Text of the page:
I'm happy with my chiller I made from 3/8ths copper tubing. I made another to stick in a bucket of ice water to cool the tap water prior to getting to the chiller. But the results were not enough of a temp difference for getting the wort cooled down as fast as it does with the winter time tap water temps.

On the next batch I just put a submersible aquarium water pump in the bottom of a large container of ice water and when the normal temp tap water got the wort cooled somewhat, then I switched it to the ice water to run through the chiller and it got down below pitch temp real quick.

I'll have to tidy things up in the plumbing department next time, but I think I like this approach. However I'm only cooling a 1 gallon batch so a 5 or 10 gallon batch might need several bags of ice and more than just the 6 gallons of water I had in the canner.
 

dwhite60

Well-Known Member
Joined
Sep 13, 2009
Messages
1,068
Reaction score
658
Location
Wake County NC
I have an immersion chiller and a fountain pump. Ice and some water goes in a bucket with the pump, pump pushes water through the chiller. I recirculate this until wort is cool adding more ice if needed.

I run just tap water down to about 120F before switching to ice.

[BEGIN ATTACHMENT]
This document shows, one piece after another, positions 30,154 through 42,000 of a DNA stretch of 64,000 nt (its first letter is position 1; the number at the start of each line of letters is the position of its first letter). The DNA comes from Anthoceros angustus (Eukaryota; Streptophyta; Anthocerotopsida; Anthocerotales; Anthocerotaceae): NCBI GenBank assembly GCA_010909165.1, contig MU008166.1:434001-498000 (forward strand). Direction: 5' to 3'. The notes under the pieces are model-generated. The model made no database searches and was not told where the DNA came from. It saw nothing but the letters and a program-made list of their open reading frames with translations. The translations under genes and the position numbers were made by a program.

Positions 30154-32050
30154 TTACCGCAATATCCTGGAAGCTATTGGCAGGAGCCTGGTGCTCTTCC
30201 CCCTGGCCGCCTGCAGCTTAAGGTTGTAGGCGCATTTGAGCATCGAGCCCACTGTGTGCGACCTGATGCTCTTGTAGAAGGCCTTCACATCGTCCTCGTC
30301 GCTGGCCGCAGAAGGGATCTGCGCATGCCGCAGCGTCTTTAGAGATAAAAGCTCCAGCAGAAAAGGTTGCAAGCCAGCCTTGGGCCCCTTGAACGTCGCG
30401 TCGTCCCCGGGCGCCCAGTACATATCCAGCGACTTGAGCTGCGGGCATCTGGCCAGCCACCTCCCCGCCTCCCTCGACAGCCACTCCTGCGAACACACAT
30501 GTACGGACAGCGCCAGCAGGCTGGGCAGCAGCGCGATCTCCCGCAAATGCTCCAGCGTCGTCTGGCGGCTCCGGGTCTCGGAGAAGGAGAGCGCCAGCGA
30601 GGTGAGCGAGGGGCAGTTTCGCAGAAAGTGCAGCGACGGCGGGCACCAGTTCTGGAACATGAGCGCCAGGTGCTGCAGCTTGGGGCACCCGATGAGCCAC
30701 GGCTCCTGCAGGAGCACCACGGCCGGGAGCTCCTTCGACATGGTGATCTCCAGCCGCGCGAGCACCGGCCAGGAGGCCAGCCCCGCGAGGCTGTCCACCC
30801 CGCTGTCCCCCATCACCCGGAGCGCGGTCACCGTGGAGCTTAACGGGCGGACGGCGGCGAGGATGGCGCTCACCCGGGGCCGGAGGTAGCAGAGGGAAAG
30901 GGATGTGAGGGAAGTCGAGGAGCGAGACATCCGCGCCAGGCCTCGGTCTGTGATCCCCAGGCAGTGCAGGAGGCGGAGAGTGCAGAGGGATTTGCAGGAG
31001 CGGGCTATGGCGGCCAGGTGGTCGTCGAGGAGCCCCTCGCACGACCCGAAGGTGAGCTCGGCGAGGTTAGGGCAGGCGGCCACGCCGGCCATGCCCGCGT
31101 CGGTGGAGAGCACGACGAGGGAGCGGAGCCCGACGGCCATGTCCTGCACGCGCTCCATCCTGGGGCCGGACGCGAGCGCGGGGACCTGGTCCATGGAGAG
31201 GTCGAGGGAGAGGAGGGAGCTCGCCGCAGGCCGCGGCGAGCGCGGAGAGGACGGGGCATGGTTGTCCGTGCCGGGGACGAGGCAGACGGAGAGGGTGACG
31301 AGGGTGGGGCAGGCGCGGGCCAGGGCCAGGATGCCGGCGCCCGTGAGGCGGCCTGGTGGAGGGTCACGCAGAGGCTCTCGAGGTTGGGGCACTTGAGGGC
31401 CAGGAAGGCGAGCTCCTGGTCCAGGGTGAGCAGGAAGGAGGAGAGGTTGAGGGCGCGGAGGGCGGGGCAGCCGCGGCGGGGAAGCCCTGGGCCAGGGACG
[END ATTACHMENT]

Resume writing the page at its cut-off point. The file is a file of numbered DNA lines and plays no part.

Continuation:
Gusso

Well-Known Member
Joined
Aug 3, 2020
Messages
235
Reaction score
271
+1 for kveik in the hot months
Pretty much for 4-5 months of the year in Charleston, SC unless I'm using pressurized fermentation. I even just pressurized a Kveik to get automatic carbonation.
 

Steveruch

Well-Known Member
Joined
Nov 15, 2016
Messages
1,770
Reaction score
990
Location
Fort Wayne
I just bottled a three gallon batch that I used a semi no chill on and finished the cool down by taking a 1.5 gallon pot that I froze a 1.25 gallon ice block in and putting it to float in my 5.5 gallon brew pot.
The no chill got it down to 118f over about five hours and the ice block in the smaller pot got it down to 66f in a bout a half hour.
 

davidabcd

Detroit, Mi.
Joined
Jul 19, 2018
Messages
2,157
Reaction score
2,513
During warm weather and 2.5 gallons-2.75 gallons of hot wort, I use nearly frozen gallons of spring water (as mentioned above). No off-flavors. Cooling with an ice bath turned out to be very inconvenient and expensive since, until recently, I didn't have the space to make and store enough ice to viable.
Even with adding near-frozen water, this method had to be in conjunction with a wort chiller in warm weather.
When the weather is cool, just a wort chiller does the job quickly.
 
Joined
Nov 26, 2016
Messages
3,999
Reaction score
3,790
Location
Chicago
I use bags of ice to chill my cooling water but only after the wort gets down around 100f. I have thought about adding store bought ice directly to the wort but haven't been brave enough to do it yet. I worked at an ice plant during summers in high school, I dunno how standards are now but back then seeing the condition of the plant and the equipment made me not want to use it directly in soft drinks.